Home of Komodo Varanus
Komodo National Park
Komodo National Park in Eastern Indonesia was originally established to protect the Komodo dragon. And although many of the ecotourism visitors who travel here are hoping to catch a glimpse of the world’s largest lizard, the park is also renowned by experienced scuba divers as one of the top dive sites in the world.
Situated within a narrow channel between Flores and Sumbawa, Komodo National Park is comprised of three large islands (Komodo, Padar and Rinca) and 26 smaller ones to occupy nearly 2,000 km2.
What makes KNP so special?
- More than 1,000 species of tropical fish, 260 species of coral, and rare marine mammals such as the dugong live within Komodo National Park.
- Strong daily tidal flows combine with nutrient-rich water upwelling from the depths of the Indian Ocean to create ideal conditions for thousands of species of corals and tropical fish to flourish.
- Recognized as a UNESCO World Heritage Site in 1991.
Scientists, underwater photographers, and recreational sport divers alike travel from all over the globe to experience the spectacular biodiversity of more than 50 world-class dive sites ranging from challenging blue water current dives with a chance of glimpsing large pelagic species to discovering rare invertebrates on a ‘muck’ dive closer to shore.
Komodo National Park was created by the Indonesian government in 1980 to protect the Komodo dragon. In 1991, Komodo was recognized as a UNESCO World Heritage site.
But even with the recognition of Komodo as one of the most important treasures of biodiversity in Indonesia, threats to the future of this marine protected area still exist.
Unsustainable destructive fishing methods, overdevelopment, and unregulated tourism threaten permanent damage to the park as more and more people arrived.
In 1930, less than 300 people were living in Komodo village and Rinca Island.
By the year 2000, approximately 1,200 people were inhabiting Komodo - an exponential increase.
As more people move to Komodo National Park in search of economic opportunity, an important part of the conservation strategy for ensuring a sustainable future is balancing the economic needs of the local community with the challenge of protecting a delicate ecosystem.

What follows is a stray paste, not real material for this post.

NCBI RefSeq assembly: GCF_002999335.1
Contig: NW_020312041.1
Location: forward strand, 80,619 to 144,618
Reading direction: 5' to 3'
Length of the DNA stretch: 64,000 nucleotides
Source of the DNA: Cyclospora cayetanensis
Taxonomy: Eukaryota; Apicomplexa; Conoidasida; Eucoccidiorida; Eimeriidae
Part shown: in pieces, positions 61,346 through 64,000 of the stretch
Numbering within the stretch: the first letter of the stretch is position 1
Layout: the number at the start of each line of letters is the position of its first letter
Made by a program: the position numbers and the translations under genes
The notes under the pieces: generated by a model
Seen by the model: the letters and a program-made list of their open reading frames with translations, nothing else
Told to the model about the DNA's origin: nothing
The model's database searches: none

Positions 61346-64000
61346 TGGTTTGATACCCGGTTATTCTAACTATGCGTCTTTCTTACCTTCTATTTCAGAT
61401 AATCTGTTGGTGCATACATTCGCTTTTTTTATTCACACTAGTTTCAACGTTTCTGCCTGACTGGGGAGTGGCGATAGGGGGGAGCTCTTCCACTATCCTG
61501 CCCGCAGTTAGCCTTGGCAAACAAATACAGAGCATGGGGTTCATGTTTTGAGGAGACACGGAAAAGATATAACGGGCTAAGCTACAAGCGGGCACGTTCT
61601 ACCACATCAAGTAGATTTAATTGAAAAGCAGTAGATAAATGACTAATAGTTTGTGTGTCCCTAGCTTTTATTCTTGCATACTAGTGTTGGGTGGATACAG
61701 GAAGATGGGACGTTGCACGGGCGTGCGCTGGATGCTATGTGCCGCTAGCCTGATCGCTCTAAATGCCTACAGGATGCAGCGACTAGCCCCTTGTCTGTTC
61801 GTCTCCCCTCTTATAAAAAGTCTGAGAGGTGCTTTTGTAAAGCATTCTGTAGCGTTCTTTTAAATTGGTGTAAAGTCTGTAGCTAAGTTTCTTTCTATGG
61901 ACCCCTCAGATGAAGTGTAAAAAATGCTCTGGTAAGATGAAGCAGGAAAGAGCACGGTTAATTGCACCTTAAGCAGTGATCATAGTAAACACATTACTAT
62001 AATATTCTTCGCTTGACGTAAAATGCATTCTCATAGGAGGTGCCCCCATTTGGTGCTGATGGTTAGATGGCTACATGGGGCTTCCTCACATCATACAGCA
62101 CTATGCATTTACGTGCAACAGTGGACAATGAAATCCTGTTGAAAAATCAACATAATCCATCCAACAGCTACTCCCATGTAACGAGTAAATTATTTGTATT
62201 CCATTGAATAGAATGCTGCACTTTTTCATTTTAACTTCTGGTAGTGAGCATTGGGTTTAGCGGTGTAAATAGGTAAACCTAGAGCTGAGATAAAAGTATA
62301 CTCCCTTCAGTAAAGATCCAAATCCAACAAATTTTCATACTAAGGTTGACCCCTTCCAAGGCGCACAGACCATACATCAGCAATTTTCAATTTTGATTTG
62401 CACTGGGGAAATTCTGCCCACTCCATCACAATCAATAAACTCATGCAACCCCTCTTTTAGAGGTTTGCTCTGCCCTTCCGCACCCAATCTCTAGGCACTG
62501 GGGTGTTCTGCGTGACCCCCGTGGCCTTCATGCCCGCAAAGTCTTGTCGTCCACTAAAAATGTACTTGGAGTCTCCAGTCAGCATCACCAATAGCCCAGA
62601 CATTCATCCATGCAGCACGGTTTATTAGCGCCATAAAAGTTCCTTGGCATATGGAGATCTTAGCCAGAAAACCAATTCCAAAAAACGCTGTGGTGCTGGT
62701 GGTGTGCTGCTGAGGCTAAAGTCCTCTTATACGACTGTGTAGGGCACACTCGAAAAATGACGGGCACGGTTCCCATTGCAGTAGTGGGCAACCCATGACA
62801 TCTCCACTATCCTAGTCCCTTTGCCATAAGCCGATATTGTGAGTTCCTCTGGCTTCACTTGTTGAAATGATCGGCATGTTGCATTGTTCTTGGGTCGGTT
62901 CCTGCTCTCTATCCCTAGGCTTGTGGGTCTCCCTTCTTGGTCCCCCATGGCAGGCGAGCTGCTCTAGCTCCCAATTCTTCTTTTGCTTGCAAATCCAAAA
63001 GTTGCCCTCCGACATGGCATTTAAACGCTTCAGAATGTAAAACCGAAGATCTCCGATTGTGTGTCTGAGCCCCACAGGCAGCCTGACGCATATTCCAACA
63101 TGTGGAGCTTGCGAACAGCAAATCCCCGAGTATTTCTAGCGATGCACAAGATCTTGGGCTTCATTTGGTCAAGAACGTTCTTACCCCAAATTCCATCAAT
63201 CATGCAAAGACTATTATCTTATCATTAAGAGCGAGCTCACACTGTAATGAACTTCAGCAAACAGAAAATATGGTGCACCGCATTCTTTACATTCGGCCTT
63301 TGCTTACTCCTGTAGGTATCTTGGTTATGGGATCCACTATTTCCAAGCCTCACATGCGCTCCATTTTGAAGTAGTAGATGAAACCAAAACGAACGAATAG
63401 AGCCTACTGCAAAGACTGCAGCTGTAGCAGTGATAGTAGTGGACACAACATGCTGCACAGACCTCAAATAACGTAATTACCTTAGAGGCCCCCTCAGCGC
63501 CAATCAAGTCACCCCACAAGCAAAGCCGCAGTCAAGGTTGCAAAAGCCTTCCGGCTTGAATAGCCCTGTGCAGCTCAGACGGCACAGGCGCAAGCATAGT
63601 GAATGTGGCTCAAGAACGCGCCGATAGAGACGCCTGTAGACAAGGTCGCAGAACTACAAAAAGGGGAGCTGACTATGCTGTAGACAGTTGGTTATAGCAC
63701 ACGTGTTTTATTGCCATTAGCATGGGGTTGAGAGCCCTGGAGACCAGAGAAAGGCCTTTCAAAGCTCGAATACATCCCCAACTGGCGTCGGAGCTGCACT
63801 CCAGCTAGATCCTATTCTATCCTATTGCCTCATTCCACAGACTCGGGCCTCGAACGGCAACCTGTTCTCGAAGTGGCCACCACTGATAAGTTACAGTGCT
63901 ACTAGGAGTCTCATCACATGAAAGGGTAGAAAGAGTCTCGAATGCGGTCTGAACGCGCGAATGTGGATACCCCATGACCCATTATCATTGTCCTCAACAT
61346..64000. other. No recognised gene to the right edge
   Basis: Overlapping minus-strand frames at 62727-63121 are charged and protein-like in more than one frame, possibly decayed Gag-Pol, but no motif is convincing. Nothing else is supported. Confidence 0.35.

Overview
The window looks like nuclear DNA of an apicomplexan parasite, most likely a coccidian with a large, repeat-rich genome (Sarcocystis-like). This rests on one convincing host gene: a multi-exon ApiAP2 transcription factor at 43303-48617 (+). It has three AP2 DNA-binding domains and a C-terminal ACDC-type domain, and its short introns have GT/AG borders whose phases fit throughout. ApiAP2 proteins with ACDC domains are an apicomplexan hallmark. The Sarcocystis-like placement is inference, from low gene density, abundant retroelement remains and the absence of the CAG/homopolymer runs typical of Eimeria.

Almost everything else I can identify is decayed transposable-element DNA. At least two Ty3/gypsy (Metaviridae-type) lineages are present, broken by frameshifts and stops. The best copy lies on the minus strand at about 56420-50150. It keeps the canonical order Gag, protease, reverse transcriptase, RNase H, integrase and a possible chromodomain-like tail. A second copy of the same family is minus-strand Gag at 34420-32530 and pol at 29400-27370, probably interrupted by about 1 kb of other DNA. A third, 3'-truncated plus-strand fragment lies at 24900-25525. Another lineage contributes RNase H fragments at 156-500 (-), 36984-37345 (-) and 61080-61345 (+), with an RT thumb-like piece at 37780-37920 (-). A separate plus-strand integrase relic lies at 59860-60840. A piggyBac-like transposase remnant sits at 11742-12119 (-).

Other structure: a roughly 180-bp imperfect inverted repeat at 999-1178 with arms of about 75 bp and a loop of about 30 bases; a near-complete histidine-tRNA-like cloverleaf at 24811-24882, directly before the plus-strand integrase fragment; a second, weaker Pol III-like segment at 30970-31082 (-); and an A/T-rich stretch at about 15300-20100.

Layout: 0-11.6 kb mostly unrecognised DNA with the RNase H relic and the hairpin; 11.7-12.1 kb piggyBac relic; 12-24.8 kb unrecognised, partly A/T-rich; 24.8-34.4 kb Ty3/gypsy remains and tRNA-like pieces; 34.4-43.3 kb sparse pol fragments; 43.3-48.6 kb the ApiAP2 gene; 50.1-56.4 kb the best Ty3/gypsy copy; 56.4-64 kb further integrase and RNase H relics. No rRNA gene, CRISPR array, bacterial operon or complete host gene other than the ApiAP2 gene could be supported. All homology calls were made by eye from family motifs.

Strict enforcement of anti-poaching and illegal fishing regulations thanks to coordinated patrols by local park rangers, the Indonesian Navy, and the police has made wildlife and natural resource crimes within Komodo National Park much more difficult.
Some of many dive spots:
Pantai Merah/ The Pink Beach
The most-visited scuba diving site within the Komodo National Park, the Pantai Merah or ‘Pink Beach’ is located on the eastern side of Komodo Island.
Popular with snorkelers and divers alike, this beach is known for macro photography subjects such as the Leaf scorpion fish, blue-ribbon eel, crocodile fish, and many species of nudibranch.
Also known as a world-class night dive, this dive site has several mooring buoys situated strategically to prevent anchor damage to delicate corals from dive boats.
Widely considered to be one of Komodo’s best dive sites, Batu Bolong is also one of its most challenging. Powerful tidal currents and the plunging slopes of this tiny rock outcrop located between Tatawa Kecil and Komodo Island has made it nearly impossible for local fishermen to use illegal dynamite or cyanide fishing methods.
But the ripping currents which protect this area also make this dive spot suitable for experienced divers only. Highlights of this dive include sightings of sharks, mantas, Napoleon wrasse, giant trevally, dogtooth tuna, and shimmering schools of rainbow runners.
One of Komodo’s best drift dives, the Tatawa Besar dive site traverses the coral reef which fringes the island. A dazzling array of tropical fish species inhabit a coral garden of orange soft corals.
Mantas are often seen here as well. Many Komodo dive guides will choose Tatawa Besar if the current is too strong at Tatawa Kecil or Batu Bolong.
Scuba divers visiting Castle Rock within Komodo National Park often make a blue water entry approximately 100 meters away from the shallower section of the reef.
Known for its excellent visibility, divers often see schools of barracuda glittering in the sunlight like a rack of polished knives, jacks, and mackerel. Underwater macro photographers also prize chance of catching sight of a pygmy seahorse at Castle Rock.
Extending south from Tanjung Letuhoh, the Letuhoh Reef offers scuba divers visiting Komodo National Park one of their best chances for catching a glimpse of large pelagic fish species such as giant trevally and dogtooth tuna.
During periods of significant ocean swell, the Letuhoh Reef can be a frightening sight from the surface, but conditions are much safer underwater. Lucky divers have also spotted sea turtles, eagle rays, and gray reef sharks here.